Charlotte (CLT) had been building an expansion onto terminal A for a while. Nonetheless, I was pretty surprised when I flew through CLT on 18 July that I’d managed to unintentionally book a flight on the day that it opened.
I didn’t know this when I booked my travel, but apparently the new Concourse A expansion at @CLTAirport opened today! I’m super excited that I got to be here to see it on opening day! pic.twitter.com/JMqIgvYYBj
Lubbock was an interesting airport; it appears to be curved, but it’s actually just a bunch of straight lines with shallow angles. The main curve features fifteen segments (separated by concrete ribs) over ninety degrees, so each one occupied only a six-degree slice of the curve.
Additionally, while I normally leave out awnings, LBB’s awning was really part of the structure, and connected by the concrete ribs, giving the terminal such a signature look that I really had to include it.
AKL’s international terminal (on the left) was deceptively complex to draw. Though it was mostly straight lines, which are easier than curves, the majority of lines were not right angles or parallel. This effectively prevented me from rotating the drawing and using the rectangle tool, which added a lot of extra time.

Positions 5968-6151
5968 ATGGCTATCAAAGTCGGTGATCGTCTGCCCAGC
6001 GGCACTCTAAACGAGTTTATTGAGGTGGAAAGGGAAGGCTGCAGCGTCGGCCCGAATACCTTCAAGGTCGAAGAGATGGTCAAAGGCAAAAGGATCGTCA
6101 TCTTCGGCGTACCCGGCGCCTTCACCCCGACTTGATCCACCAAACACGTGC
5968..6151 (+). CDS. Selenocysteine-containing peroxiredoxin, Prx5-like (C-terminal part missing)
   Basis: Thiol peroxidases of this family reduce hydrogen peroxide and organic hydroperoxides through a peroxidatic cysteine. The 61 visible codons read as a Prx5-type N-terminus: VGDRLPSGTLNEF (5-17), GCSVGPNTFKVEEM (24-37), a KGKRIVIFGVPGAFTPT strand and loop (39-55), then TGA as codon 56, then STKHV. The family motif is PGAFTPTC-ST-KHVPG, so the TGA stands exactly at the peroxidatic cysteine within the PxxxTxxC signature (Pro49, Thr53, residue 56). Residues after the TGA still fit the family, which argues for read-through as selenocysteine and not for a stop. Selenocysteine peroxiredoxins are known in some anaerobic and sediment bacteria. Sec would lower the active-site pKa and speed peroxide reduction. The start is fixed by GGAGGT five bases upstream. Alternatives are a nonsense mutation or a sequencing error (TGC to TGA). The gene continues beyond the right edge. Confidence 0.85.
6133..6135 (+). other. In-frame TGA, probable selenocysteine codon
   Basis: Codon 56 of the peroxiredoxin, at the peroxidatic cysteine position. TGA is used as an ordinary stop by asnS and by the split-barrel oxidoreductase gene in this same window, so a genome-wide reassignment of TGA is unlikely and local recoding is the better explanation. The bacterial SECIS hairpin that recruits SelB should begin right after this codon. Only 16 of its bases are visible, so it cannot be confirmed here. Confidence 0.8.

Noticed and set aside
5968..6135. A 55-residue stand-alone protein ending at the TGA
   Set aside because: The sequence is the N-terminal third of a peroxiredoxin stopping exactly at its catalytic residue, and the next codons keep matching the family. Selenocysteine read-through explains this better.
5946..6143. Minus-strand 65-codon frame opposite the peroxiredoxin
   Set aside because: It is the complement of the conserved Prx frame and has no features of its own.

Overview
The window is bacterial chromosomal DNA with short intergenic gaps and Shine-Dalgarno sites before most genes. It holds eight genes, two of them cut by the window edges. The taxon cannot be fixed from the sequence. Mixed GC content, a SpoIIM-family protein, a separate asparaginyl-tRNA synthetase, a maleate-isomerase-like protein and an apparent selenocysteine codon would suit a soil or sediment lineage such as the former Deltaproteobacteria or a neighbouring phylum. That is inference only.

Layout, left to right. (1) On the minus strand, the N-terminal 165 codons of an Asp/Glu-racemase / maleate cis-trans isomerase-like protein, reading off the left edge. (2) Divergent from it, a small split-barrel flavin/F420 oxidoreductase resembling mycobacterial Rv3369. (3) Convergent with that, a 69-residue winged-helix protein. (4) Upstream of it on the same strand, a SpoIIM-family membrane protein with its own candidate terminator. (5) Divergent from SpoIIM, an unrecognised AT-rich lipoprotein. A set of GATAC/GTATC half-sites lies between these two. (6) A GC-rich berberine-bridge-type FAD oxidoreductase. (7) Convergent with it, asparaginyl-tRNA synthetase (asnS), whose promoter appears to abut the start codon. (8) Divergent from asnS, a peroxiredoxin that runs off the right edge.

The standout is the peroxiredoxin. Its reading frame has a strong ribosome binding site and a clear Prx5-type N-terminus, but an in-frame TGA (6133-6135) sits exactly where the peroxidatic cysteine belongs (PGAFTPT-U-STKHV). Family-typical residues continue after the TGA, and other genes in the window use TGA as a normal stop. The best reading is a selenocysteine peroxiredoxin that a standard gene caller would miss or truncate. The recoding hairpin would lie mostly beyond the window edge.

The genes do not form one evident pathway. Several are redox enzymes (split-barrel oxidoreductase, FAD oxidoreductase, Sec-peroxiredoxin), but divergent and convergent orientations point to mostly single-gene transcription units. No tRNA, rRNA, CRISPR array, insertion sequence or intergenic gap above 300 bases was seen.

Likewise, only one of the parts that appears curved is actually curved; the rest are a bunch of straight walls at slight angles to each other. This meant I couldn’t even use the ellipse or curve tools, and instead had to draw half a dozen or so guides each time just to get the angles consistent.
All in all, then, the international side took me quite a while to draw for what’s a relatively small terminal. At least the domestic terminal (right) was pretty quick to draw.
Since these terminal silhouettes are drawn to scale, I generally prefer compact airports to airports with widespread terminals, as the latter tend to add too much white space and distract from the intricacies of the terminals. So after drawing two Australian airports whose international terminals were on the other side of the airport from their domestic terminals, it was nice to be able to draw a single large structure for Melbourne.
This was also a relatively easy terminal to draw, as the vast majority of the walls were at right or 45° angles, and there weren’t many curves.
Likewise, while I was drawing ICT (Wichita), their old terminal was in the process of demolition. I’d initially indicated this by showing the old terminal as faded, but I’ve now gone ahead and completely removed it: